Monday, February 11, 2013

Visiting with John Gardner

I’m reading a bit of John Gardner’s The Art of Fiction this morning, sort of a mental callisthenic to start the week. A certain section caught my attention, where Gardner is talking about a dual purpose for fiction - reaching the reader on an immediately pleasurable level and at a deeper, more introspective level.

He claims “Anything we read for pleasure we read because it interests us,” and the writer does well to remember the things that interested us from the start, as children. Color, melody, story. It isn’t until we’re grown that we’re schooled to think about the complex, the abstract. But the appeal of the immediate should be retained: “To read or write well, we must steer between two extreme views of aesthetic interest: the overemphasis of things immediately pleasurable (exciting plot, vivid characterization, fascinating atmosphere) and exclusive concern with that which is secondarily but at times more lastingly pleasurable, the fusing artistic vision.”

“But what gives a work of fiction aesthetic interest?” Well, Gardner is the first to concede the old adage about the impossibility of pleasing all of the people all of the time. He writes: “Nothing in the world is inherently interesting—that is, immediately interesting, and interesting in the same degree, to all human beings. And nothing can be made to be of interest to the reader that was not first of vital concern to the writer.”

So he begins to talk about technique, the proper application of which should stimulate the immediate interest of the reader. A good story, good characters, good atmosphere. These things are the lure that will reel a reader into your artistic vision. “Yet all writers, given adequate technique—technique that communicates—can stir our interest in their special subject matter, since at heart all fiction treats, directly or indirectly, the same thing: our love for people and the world, our aspirations and fears. The particular characters, actions, and settings are merely instances, variations on the universal theme.”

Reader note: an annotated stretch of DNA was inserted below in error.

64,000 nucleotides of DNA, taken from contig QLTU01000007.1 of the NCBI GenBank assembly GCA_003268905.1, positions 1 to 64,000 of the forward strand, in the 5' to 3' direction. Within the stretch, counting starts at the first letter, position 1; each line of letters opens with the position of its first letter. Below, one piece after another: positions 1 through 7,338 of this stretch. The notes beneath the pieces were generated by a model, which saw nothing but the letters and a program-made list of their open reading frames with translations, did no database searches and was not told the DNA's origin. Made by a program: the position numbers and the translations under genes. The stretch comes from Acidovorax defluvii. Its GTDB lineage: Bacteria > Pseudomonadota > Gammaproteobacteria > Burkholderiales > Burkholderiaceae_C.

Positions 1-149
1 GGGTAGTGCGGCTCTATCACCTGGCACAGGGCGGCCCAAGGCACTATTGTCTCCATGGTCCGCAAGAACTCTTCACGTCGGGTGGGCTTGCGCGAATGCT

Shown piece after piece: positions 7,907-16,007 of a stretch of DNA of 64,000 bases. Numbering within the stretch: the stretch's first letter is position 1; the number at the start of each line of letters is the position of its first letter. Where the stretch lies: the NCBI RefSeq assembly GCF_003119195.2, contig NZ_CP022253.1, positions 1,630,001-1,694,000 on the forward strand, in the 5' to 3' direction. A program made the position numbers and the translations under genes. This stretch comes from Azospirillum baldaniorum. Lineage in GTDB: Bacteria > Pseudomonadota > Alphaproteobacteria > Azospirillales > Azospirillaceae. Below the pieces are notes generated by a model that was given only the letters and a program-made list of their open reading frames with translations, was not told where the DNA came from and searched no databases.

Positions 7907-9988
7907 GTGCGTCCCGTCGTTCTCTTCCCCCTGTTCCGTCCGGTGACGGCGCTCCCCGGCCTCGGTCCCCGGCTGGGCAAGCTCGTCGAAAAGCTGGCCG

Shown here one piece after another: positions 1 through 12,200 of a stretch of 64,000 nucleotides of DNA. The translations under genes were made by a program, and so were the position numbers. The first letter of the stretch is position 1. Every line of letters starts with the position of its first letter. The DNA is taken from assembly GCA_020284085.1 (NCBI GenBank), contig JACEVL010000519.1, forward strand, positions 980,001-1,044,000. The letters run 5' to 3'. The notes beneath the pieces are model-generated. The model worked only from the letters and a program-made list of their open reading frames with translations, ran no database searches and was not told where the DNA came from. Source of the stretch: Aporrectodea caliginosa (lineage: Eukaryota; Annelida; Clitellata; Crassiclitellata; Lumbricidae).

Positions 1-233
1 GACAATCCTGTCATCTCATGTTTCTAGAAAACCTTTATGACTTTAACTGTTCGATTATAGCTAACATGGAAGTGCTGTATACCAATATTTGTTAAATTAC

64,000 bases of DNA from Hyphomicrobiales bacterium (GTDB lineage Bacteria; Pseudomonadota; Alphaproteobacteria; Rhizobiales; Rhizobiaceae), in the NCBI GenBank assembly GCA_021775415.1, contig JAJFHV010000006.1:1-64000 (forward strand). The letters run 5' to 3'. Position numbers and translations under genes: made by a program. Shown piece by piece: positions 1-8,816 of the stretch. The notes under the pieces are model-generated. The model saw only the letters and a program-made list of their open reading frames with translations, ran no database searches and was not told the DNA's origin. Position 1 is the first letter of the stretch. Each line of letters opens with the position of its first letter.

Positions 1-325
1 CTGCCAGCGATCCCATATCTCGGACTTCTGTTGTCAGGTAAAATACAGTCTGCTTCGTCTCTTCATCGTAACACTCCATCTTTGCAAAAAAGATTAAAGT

Read more about John Gardner, “one of the most important names in 20th century American literature,” here.


  1., he's saying to write well about things that are vitally important to you, the author, and the reader will tune in to it. Right???

  2. Yes, and use your mastery of technique while you're doing it. Pretty easy, right?


"As soon as we express something, we devalue it strangely. We believe ourselves to have dived down into the depths of the abyss, and when we once again reach the surface, the drops of water on our pale fingertips no longer resemble the ocean from which they came...Nevertheless, the treasure shimmers in the darkness unchanged." ---Franz Kafka